I mean, does Security Matters think it will be using 500,000 codes at some point?
HA: I think it’s there’s some from both. I think on the one hand, as we said in our prospectus, we are preparing the capability to serve many global companies in different segments. And on the other hand, we are seeing demand and we are approached and within processes with companies that will be need these markers. So there’s a need behind it.
SI: So just touching on the blockchain side of the equation, Security Matters has been working with a company known as R3 on a solution — talk to me about how the blockchain side of the solution is going when it will be ready for testing and what role blockchain will play in the value proposition for Security Matters.
HA: Actually, it is ready, and we have shown to some of our customers what’s called a semi production full utility system, that means that you can see the whole ecosystem of marking tracking authentication, and transmitting to the ledger and getting back the data.
So actually, the system is in place and ready to be deployed.
What we’re doing now with R3 is defining a security protocols and defining processes that will enable that to be deployed on various IT systems of different clients, because our notion is that we have to adapt to different IT systems. So this is what we are preparing now.
SI: Great. So it sounds all really positive. One of the things about covering Security Matters, and I’ve been covering them now for…I want to say five months or so, is that for a while there, it seemed like the company was doing a trial with a different company in a different sector almost every week.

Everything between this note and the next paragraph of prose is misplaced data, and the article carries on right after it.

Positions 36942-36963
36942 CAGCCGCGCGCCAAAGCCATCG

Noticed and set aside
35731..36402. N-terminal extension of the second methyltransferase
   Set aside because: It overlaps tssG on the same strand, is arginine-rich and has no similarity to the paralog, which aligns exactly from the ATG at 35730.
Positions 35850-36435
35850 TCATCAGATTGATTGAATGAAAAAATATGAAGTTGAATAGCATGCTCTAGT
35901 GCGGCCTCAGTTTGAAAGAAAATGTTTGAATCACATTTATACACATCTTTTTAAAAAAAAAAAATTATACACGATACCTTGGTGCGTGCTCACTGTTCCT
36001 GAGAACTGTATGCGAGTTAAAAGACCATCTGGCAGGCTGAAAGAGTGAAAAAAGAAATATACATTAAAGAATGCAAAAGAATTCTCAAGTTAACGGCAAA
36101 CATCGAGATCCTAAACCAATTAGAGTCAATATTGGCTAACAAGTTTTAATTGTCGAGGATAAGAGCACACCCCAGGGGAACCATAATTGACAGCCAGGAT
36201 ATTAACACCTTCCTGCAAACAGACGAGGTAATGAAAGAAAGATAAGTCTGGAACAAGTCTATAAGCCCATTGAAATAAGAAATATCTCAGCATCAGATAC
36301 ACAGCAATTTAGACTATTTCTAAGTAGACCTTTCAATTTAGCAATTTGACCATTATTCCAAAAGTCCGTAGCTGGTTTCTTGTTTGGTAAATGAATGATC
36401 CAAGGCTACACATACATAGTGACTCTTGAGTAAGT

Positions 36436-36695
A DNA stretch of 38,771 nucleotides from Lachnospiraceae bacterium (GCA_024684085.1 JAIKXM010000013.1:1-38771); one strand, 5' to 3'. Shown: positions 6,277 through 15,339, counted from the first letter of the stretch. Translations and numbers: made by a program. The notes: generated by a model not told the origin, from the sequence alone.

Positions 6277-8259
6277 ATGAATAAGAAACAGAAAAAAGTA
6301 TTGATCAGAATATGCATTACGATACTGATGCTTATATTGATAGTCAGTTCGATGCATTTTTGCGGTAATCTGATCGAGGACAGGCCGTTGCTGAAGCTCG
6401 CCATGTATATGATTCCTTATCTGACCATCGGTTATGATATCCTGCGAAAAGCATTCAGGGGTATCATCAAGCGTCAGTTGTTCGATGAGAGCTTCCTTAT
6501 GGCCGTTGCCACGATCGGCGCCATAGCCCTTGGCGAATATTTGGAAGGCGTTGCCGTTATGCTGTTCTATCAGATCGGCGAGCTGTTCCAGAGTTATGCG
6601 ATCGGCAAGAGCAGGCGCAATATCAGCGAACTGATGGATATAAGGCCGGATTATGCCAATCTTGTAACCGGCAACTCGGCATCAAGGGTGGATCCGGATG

So I’m just kind of wondering if you can give me a rundown of some of the industries Security Matters has targeted and why you’ve targeted those industries.
HA: The reason is that we believe in a philosophy of going bottom up.
That means we believe that starting from basic economies that are critical for many upstream uses, is the right way to create a viable, sustainable long term growth strategy.
Because it’s all about creating a fast adoption rate to the technology. And the way to do it is to create value proposition that almost any kind of all material and production line will be able to adopt our technology. So this is the logic behind things.
SI: Can you give me an example of one of those bottom up industries that you’ve targeted? I think mining is something you’ve talked about, the electronics manufacturing sector or something you’ve talked about in the past as well…
HA: Yes, it’s a known fact we have an ongoing project was the Perth Mint. And of course, our philosophy in the agri secure market, to go to seeds. And to animal feed is exactly for the same reasons.
SI: Okay, that’s all sounds really positive and security. Now this is definitely a company I want to keep an eye on for the coming months but of course in tech things can move very quickly.
But I’m just wondering if we can just wrap up by you give me a taste of what investors might expect to see from security measures, say in the next three months?
HA: I think we’re on the path that we stated in the last year. We are in negotiating with big brands and names within the segments we are working, ethical mining and sourcing of minerals, plastics, from secure documents to secure and smart packaging.
Of course, everything related to electronics, and food security. We are continuing in all of those fields to progress and to get demands and get the traction from fairly big and interesting. household names.
SI: Okay, so watch this space. Haggai, thanks for talking to me today.
HA: Thank you for the opportunity. We appreciate it very much.
This content is produced by Star Investing in commercial partnership with Security Matters. This content does not constitute financial product advice. You should consider obtaining independent advice before making any financial decisions.